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University of California Institute on Global Conflict and Cooperation

Explaining Conflict Over International Environmental Cooperation

August 01, 2022
Stephanie Rickard

Blog

In analysis for Political Violence At A Glance, an IGCC-supported blog dedicated to political violence and its alternatives, Stephanie Rickard, a professor of political science at the London School of Economics, discusses how to encourage international cooperation on environmental subsidies in the latest from PVG.

Protecting the environment is one of the most pressing issues countries face today. Yet, nations disagree over how to achieve this goal. In international fora, states often fail to coordinate on protecting the environment. For example, for two decades, countries at the World Trade Organization (WTO), unsuccessfully discussed how to protect the ocean’s biomass.

Governments spend $35 billion of taxpayers’ money annually on subsidies to support the fishing industry. Two-thirds of these subsidies directly contribute to overfishing—that is, fishing beyond environmentally sustainable limits. Yet, WTO member countries couldn’t agree on restrictions on environmentally-destructive fishing subsidies.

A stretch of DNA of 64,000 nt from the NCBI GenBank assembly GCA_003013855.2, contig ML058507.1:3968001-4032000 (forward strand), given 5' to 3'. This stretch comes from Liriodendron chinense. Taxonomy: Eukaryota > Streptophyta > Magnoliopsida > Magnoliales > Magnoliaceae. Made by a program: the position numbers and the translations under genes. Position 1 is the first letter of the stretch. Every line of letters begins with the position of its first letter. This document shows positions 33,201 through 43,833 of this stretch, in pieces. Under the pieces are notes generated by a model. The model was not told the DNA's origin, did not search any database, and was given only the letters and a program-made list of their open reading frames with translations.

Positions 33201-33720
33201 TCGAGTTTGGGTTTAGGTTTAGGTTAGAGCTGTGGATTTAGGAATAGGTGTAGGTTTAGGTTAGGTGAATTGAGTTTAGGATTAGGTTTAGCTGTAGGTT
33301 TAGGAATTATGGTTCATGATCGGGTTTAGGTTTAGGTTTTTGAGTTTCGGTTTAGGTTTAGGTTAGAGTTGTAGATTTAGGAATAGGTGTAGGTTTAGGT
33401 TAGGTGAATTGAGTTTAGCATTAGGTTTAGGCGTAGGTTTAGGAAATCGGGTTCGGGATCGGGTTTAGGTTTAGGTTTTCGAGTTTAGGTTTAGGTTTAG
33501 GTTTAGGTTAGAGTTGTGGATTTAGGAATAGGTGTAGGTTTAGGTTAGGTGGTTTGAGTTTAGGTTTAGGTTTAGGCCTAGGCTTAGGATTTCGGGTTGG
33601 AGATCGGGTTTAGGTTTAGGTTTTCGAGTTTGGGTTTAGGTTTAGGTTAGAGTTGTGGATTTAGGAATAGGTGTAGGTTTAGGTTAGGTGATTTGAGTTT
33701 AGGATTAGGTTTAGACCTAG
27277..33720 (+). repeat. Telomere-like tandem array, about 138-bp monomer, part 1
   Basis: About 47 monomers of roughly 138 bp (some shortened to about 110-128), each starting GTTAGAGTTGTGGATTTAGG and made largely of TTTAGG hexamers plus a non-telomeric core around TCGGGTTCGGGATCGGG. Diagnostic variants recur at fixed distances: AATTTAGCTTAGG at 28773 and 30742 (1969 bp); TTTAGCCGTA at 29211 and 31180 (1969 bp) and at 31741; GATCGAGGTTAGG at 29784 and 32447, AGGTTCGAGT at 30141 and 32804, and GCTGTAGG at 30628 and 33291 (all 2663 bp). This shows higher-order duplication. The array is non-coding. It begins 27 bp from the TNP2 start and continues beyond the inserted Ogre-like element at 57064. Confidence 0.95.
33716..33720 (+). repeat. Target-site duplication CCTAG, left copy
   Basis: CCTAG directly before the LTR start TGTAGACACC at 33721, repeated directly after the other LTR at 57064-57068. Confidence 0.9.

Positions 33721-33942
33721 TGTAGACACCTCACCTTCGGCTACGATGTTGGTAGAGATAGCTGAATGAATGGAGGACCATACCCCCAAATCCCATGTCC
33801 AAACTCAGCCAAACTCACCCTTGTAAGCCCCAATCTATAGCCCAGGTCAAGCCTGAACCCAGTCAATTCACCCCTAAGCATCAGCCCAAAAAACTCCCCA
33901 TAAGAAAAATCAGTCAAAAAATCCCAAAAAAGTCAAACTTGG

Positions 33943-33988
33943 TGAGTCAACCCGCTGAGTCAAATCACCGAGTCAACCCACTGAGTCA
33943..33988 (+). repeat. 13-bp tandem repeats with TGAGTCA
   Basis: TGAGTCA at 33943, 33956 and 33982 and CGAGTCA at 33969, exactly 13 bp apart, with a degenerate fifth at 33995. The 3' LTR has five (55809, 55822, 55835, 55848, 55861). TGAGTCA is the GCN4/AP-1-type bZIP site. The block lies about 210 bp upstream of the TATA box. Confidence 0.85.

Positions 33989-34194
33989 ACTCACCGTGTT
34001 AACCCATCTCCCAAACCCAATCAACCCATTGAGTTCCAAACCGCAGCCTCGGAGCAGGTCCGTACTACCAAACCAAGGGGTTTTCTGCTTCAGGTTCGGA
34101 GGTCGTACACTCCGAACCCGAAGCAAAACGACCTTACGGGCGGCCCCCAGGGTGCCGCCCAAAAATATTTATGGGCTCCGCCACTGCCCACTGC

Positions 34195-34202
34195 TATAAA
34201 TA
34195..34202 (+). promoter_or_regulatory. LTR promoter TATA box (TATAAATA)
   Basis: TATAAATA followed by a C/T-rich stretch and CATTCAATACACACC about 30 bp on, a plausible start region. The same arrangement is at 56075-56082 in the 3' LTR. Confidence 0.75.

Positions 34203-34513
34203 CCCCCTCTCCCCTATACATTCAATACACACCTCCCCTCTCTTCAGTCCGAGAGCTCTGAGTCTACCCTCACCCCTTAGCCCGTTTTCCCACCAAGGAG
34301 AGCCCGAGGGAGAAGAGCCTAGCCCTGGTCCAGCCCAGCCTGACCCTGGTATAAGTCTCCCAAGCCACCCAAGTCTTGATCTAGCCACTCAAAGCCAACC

In the absence of a WTO agreement, many countries continued to provide subsidies that contributed to the depletion of global fish stocks. But not all. Some countries, like New Zealand, prioritized environmentally-friendly subsidies, including programs that offset the costs of determining sustainable catch limits. All of New Zealand’s general fisheries subsidies now go to “green” programs.

In contrast, the United Kingdom (UK) spends just 20 percent of its fisheries subsidies on green programs. The bulk of spending funds subsidies that reduce the costs of doing business, including subsidies for the purchase of vessels, fuel, and bait. These types of subsidies increase catch levels and can lead to overfishing. A subsidy scheme in force from 1982 until 2001 provided money to purchase a vessel for full-time fishing, thereby increasing the number of boats in the UK’s fishing fleet. Another subsidy assisted with the purchase of an offloading crane to enable factories to discharge larger vessels. By facilitating larger vessels, the subsidy generated incentives for fishers to invest in larger boats with greater catch potentials.

In the absence of international coordination, why do some countries voluntarily prioritize spending on environmentally-friendly subsidies while others don’t?

Read the full blog post at Political Violence At A Glance.